Polyraptor

Posted in Card Preview on January 3, 2018

By Meghan Wolff

Meghan is one half of the Good Luck High Five podcast and an adjunct professor at Tolarian Community College. She loves Limited, likes Modern, and dips her toes into each Standard season. She's decidedly blue and is the #1 hater of Siege Rhino in the Multiverse.

When Merfolk, Vampires, Pirates, and troublesome creatures of all types beset Dinosaurs on every side, Dinosaurs have little choice but to adapt in some incredibly fearsome ways. Conditions on Ixalan are harrowing for herds of giant, ancient reptiles just trying to make the best of their lives on Magic's newest plane.

I'm sure that, before they got reach, Grazing Whiptails were tired of seeing Wind Striders sail above their heads, while Carnage Tyrants were tired of being the target of one too many Contract Killings before they added hexproof to their text boxes.

To hunt their prey, Dinosaurs on Ixalan developed their effective Pounce, and, of course, the wildly successful Savage Stomp, which does the same job for a smaller cost and with the bonus of a +1/+1 counter.

With Rivals of Ixalan comes the newest terrifying Dinosaur evolution. On a plane where even the smallest creatures can join together to take down the biggest Dinosaurs, those Dinosaurs need to find a way to survive. The Polyraptor is the solution to that dino-conundrum.

Like many of its Ixalan-based brethren, Polyraptor has enrage, the Dinosaurs' instinctual way of lashing out after being dealt damage.

In Polyraptor's case, enrage creates a token copy of Polyraptor. Not just another 5/5 Dinosaur, but specifically another Polyraptor, which also has enrage and can also make copies of itself. Those copies have enrage, and can also make copies, which also have enrage, and can also . . . you get the idea.

Polyraptor requires immediate and non-damage-based removal, because anything else will only leave your opponent with more Polyraptors. Unlike big creatures that opponents can double- or triple-block, or chump block for a few turns, there's no way to get rid of a Polyraptor without a removal spell. There's no way to fight through one on the ground. There's no way to block one without having another spring up in its place.

It's said that a band of five 1/1 Vampires once tried to take down a Polyraptor, but when the dust cleared, the Vampires were dead and a Polyraptor stood there as though nothing at all had happened.

Though it's expensive at eight mana, Polyraptor's resilience will still make it a nearly unbeatable Limited bomb. When you're spending eight mana on a spell, you want to have some insurance that it's going to make a meaningful impact on the game. Polyraptor offers a bit of that insurance, because it won't just trade for a handful of your opponent's cheaper creatures, and it can block and attack with impunity. It's not guaranteed to win you a game, but if you're able to cast it, it's about as close to a guarantee as you can get.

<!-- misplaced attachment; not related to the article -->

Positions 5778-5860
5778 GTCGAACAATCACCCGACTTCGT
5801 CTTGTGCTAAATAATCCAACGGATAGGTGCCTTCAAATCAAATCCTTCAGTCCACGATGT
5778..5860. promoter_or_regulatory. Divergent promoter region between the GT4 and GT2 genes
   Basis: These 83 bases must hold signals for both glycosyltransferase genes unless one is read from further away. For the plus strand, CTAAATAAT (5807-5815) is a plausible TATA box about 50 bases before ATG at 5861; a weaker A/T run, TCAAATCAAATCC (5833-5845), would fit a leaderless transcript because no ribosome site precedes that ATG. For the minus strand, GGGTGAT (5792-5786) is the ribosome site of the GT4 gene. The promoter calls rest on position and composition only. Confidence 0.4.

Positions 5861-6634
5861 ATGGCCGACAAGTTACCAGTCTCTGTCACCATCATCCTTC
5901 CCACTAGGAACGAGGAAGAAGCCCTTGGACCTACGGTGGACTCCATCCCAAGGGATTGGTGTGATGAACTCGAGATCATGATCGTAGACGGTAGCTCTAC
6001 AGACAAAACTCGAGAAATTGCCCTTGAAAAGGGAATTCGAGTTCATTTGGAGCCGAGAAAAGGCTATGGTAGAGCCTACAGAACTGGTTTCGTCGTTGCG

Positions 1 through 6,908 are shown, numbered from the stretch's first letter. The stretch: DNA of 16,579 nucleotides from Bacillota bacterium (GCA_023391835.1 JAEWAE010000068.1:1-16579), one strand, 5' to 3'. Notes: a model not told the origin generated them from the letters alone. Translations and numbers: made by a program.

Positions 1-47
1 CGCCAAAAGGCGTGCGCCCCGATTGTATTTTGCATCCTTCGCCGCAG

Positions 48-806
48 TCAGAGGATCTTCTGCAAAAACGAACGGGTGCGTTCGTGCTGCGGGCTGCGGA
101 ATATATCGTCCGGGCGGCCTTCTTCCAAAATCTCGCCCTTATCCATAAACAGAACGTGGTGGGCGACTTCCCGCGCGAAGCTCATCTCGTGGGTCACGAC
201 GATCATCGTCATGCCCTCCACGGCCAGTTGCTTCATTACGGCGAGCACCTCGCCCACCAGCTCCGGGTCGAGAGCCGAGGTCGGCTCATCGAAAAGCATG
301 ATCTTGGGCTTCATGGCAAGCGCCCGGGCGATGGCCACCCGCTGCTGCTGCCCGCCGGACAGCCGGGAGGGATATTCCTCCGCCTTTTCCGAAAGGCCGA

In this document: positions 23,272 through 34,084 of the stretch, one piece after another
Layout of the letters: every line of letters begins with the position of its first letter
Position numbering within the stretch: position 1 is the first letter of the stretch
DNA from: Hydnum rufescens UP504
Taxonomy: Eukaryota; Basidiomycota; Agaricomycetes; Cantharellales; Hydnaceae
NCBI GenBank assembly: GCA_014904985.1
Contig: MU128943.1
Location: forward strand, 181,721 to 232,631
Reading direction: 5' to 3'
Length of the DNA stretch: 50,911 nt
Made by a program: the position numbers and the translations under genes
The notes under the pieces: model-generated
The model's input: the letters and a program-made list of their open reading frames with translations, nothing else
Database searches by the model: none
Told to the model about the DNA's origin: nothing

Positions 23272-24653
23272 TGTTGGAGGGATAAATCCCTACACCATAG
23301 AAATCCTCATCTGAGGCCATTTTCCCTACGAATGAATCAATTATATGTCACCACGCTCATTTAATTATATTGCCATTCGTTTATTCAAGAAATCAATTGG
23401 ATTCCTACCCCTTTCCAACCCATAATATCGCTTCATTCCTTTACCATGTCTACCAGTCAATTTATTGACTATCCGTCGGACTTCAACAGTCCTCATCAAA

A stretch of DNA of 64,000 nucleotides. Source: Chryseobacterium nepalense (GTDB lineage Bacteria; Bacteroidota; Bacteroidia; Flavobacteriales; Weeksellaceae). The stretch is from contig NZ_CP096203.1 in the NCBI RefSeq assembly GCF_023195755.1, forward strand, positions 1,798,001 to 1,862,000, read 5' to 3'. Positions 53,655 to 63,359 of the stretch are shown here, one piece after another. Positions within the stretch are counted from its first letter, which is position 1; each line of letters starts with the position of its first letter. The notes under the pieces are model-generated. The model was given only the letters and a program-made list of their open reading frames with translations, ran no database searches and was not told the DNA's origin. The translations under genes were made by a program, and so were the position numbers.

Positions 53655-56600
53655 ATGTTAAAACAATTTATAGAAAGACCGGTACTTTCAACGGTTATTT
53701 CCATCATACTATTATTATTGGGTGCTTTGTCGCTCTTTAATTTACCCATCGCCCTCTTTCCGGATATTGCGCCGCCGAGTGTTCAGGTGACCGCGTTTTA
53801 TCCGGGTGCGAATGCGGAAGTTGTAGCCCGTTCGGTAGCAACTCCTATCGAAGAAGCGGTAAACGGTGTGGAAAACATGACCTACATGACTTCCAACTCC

I heard that a Polyraptor once got hit by a Firecannon Blast, and the cannon was completely destroyed, but when the raiding crew looked back, there was still a Polyraptor standing on the shore.

Limited also offers a few cards that can help you get full value from your Polyraptor. Fight-based removal spells like Pounce and Savage Stomp will make copies of your Polyraptor while taking care of your opponent's biggest threats. Spells like Rile can also trigger enrage, while instants like Dive Down will help your Polyraptor out in case of a Contract Killing or Legion's Judgment.

It's difficult to find a place for Polyraptor in leaner Constructed formats like Standard, but there could still be a home for it in Dinosaur-focused and ramp-heavy decks. Standard still has a fair amount of undiscovered territory, especially when it comes to harnessing the power of cards like Growing Rites of Itlimoc and its transformed side, Itlimoc, Cradle of the Sun, as well as ramp creatures like Drover of the Mighty and, from Amonkhet block, Channeler Initiate. With the right set of support cards, you could conceivably cast a Polyraptor as early as turn five.

Depending on your play group, Commander can be a friendlier place for a creature of Polyraptor's size. It's a powerful way to dissuade opponents from attacking you, and it can pair with other great Dinosaur cards like Register Alpha to give all those Polyraptor tokens haste, or Bellowing Aegisaur to give them all +1/+1. In a deck with the right amount of ramp and early defensive plays, Dinosaurs become a great set of powerful late-game plays, able to dominate the battlefield.

With tools like these at your disposal, harnessing a herd of Dinosaurs should lead you to savagely stomp your opponents at the Rivals of Ixalan Prerelease (starting January 13!) and beyond. Go forth and make tokens!

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